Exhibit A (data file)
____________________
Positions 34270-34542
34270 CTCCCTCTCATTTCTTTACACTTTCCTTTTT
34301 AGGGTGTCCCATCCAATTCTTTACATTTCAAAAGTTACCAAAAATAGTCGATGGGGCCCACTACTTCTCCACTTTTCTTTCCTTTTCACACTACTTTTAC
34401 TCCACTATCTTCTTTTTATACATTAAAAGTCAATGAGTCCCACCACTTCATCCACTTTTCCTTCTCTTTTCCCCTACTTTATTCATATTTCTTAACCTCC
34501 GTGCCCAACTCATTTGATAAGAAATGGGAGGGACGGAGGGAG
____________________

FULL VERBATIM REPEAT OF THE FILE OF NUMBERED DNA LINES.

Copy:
Positions 34270-34542
34270 CTCCCTCTCATTTCTTTACACTTTCCTTTTT
34301 AGGGTGTCCCATCCAATTCTTTACATTTCAAAAGTTACCAAAAATAGTCGATGGGGCCCACTACTTCTCCACTTTTCTTTCCTTTTCACACTACTTTTAC
34401 TCCACTATCTTCTTTTTATACATTAAAAGTCAATGAGTCCCACCACTTCATCCACTTTTCCTTCTCTTTTCCCCTACTTTATTCATATTTCTTAACCTCC
34501 GTGCCCAACTCATTTGATAAGAAATGGGAGGGACGGAGGGAG